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Welcome, first years! Summoning every distant memory of my first year of university, I muster a sum total of: astonishment at the mere magnitude of the campus, pondering why nobody ever seems to be in a rush to be anywhere, rating subjects based on the relative weight of textbooks, timing precisely the walk from Redfern station to arrive at your first lecture at precisely 9:00am (factoring in a coffee detour) and discovering that it’s possible to alter your timetable so that you can routinise sleep-ins for the next few years.

Bliss!

There’s no week like o-week, but now that every o-week balloon is deflated and every tent dismantled, this embryonic stage of UNIfication is over and so starts your three or four year degree (five if you want to operate on animals, seven on humans). You might finish semester without a fingernail to your name, but you’ll emerge on the other side relatively unscathed granted you keep a few things in mind...

Firstly, don’t be an inert student. If you only attend university for classes and lectures, you're missing the rainforest for the twigs. As your mind defrosts from the post-HSC-void, be energised at the prospect of a whole university’s resources at your fingertips. Various stakeholders in your life have probably been using very vague words to describe how you should be at uni: “engaged”, “active”, “involved”, so on, ho hum. But how? you ask. If you’re athletically inclined, start at Sydney University Sports and Fitness and join a sport, either competitively or socially. Alternatively, you can join the Food Society, Chopsticks Society or the Chocolate Appreciation Society. If you seek a happy medium, one of the other 200+ societies and clubs will surely be fitting. Some universities are very serious. The University of Sydney is no such place. Just because you didn’t start at usyd as a French-speaking pharmacist with a fascination in fencing and photography, doesn’t mean you can’t finish as one.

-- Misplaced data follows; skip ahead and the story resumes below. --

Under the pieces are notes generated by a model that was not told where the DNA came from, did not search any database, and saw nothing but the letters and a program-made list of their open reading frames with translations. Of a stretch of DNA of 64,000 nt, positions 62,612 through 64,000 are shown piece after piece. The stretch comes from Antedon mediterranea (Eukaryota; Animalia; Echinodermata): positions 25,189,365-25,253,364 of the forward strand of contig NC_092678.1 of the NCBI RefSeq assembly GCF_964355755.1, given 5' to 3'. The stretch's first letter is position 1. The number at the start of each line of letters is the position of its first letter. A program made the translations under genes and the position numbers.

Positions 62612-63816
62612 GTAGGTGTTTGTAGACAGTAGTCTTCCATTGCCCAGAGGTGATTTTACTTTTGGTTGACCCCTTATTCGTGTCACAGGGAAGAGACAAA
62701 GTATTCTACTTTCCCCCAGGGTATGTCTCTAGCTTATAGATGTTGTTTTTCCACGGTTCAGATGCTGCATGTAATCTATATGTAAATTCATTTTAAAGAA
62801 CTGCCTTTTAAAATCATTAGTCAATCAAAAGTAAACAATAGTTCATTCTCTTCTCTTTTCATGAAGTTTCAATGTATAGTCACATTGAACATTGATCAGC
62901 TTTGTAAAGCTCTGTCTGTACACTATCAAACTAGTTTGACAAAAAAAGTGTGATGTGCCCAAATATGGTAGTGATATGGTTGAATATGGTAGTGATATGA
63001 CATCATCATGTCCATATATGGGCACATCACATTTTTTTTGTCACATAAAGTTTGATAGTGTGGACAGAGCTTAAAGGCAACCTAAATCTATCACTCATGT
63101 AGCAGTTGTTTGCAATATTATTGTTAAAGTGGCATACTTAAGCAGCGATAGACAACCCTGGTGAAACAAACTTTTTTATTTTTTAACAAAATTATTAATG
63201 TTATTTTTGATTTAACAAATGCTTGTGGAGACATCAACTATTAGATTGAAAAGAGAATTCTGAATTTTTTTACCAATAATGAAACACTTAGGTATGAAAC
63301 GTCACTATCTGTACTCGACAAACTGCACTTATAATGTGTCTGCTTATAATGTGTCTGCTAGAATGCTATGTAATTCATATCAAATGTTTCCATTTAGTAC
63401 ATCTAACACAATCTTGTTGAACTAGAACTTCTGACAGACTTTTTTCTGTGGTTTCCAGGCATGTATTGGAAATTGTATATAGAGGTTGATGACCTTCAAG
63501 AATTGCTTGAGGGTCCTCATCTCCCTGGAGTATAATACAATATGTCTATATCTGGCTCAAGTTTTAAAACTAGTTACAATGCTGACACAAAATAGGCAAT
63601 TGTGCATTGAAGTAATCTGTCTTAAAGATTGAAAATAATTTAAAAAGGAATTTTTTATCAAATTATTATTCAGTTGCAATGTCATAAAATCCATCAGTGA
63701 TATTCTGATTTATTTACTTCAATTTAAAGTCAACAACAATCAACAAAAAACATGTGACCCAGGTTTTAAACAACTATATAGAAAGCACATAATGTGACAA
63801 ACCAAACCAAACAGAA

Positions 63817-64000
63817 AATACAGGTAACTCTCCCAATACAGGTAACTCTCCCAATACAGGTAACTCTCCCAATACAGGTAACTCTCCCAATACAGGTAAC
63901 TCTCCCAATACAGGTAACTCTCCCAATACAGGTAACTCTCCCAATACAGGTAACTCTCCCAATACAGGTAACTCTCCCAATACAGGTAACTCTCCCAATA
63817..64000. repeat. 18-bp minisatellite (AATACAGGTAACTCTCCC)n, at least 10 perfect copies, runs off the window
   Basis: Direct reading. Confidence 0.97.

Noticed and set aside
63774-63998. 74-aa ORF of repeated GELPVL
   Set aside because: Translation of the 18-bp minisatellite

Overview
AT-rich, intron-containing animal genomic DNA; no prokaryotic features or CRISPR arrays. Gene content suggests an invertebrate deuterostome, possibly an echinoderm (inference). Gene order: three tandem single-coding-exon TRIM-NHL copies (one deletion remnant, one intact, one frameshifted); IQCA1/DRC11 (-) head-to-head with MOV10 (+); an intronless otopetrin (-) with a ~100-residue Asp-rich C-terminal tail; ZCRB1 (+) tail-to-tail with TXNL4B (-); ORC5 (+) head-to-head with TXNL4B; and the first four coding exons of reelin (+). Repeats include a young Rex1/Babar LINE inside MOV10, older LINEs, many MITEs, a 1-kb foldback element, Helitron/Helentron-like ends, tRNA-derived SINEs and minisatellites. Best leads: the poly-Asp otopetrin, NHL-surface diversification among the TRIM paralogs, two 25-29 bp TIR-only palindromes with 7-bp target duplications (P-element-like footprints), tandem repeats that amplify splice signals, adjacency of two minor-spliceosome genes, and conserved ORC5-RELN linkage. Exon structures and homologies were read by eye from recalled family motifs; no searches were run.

Secondly, something you should consider definitely not being is disorganised. Don’t not buy the textbook. Don’t start your essay the day before it’s due. And don’t succumb to the common misconception that stuvac is enough time to cram thirteen weeks worth of knowledge. Unlike school, there will be no deafening alarm bells if you find yourself falling behind, so try and stay on top of your studies, set some achievable goals and start preparing head of time. Approaching the onslaught of exams unprepared is like arriving at the gate right as the plane takes off. It’s almost surgically hurtful. You’re joining a uni renown for having inspiring teachers and extensive services to help you out. You just have to recognise when you might need help and be proactive in asking for it.

Finally, don’t forget that uni is not a means to an end, but a means to a beginning. Uni is a clean slate- a chance to embrace new escapades and rekindle old interests. It also sits at the intersection of two very important times in your life, so don't be too short sighted. Not mixing equal parts of fun with equal parts of constructive endeavours is a recipe for disaster. Find out what’s integral to your where you want to be on the flip side of uni (further studies, graduate jobs, etc). For example, if you're studying business like me, apply for internships and international opportunities. If you sole intention in life is to be a hipster, then university affords the perfect opportunity to throw yourself whole heartedly into protesting against the mainstream, seeking out organic foods on campus and indulging in alternative music in Manning Bar with your indie posse.

Like thousands of others before you, at usyd you’ll have the opportunity to become an enthusiast or aficionado in any niche that you choose. Prime Ministers, Nobel Laureates, astronauts and royalty have walked the hallways you will soon frequent. Even the creator of wifi went to usyd. Avoid the few highly disadvantageous traits outlined above and whatever you want to do or achieve, Sydney will assuredly be a great launch pad to the rest of your life.

Good luck!

*Guide not conclusive.

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Everything you ever wanted to know about uni but were too afraid to ask....
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